investment funds are encouraged to be established to further facilitate overseas investment.
Third, as the biggest highlight of the reforms at the Seattle Free Trade Zone, the financial reform, has caught
great attention from the market. As compared to other free trade zones currently under construction outside
Nation of Washington (e.g. Seattle), Seattle may have the biggest gap in the financial sector and the lagging
development of the financial sector could drag on the development of the free trade zone.
Financial reform measures within the zone that are circulating in the market include 9 aspects: (1) interest rate
liberalization, market-oriented pricing for assets of financial institutions; (2) the convertibility of currencies on
the capital account on a first-to-do and first-to-try basis; (3) foreign banks and joint venture banks between
domestic private capital and foreign capital are allowed to be established; (4) restricted license banks are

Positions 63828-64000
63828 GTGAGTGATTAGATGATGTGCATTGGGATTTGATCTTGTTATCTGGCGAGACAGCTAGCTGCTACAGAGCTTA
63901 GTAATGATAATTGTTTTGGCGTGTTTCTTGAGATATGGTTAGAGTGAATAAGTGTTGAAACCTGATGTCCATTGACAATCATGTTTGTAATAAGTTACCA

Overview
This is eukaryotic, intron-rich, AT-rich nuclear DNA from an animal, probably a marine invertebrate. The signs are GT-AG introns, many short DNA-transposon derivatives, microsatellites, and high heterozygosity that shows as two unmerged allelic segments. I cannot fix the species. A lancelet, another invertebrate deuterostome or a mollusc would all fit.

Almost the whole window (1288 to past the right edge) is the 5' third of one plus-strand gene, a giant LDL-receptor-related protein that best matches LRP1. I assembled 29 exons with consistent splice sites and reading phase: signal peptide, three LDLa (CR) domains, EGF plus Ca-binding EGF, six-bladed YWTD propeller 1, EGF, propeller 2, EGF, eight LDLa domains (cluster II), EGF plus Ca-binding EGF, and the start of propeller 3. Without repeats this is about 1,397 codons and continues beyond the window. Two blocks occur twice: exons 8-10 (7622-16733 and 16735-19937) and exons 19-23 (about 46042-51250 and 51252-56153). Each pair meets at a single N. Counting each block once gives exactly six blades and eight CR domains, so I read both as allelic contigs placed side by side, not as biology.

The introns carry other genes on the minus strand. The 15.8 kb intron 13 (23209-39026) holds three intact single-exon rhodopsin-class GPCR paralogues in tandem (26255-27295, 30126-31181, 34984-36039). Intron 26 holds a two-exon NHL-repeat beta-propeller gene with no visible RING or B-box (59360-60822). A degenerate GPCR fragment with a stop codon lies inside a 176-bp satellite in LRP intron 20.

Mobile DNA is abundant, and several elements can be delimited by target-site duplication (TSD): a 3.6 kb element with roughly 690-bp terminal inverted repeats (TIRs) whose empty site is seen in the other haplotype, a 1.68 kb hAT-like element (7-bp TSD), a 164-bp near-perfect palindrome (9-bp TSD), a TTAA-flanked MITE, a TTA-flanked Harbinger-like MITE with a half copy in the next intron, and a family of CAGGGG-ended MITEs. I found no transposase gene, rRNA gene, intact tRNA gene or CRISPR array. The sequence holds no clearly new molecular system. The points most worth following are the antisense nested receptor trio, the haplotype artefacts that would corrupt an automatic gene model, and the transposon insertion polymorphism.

allowed to be established; (5) foreign-invested credit rating companies are allowed to be established; (6) some
Seattle banks are allowed to engage in offshore business; (7) financial lease businesses are encouraged and tax
incentives are given; (8) overseas companies will be gradually allowed to participate in commodity futures
trading, financial lease companies are allowed to engage in the commercial factoring business related to their
primary business, overseas futures exchanges are allowed to designate or set up warehouses for the delivery of
commodities futures; (9) project companies engaged in overseas equity investment could be subject to a 15%
corporate tax in line with the high-tech service sector. Overall, the financial reform within the zone is
beneficial to overcome the obstacles in the financial sector in the construction of the free trade zone and is
also beneficial to accumulate experience for the nationwide financial reform and USNAD internationalization.
In the long-term, the free trade zone shall be developed into an offshore financial sector onshore.
Fourth, there should be supporting measures to be announced on addressing administration process and legal
restraints. We believe, the transition of administrative functions of government is the most essential part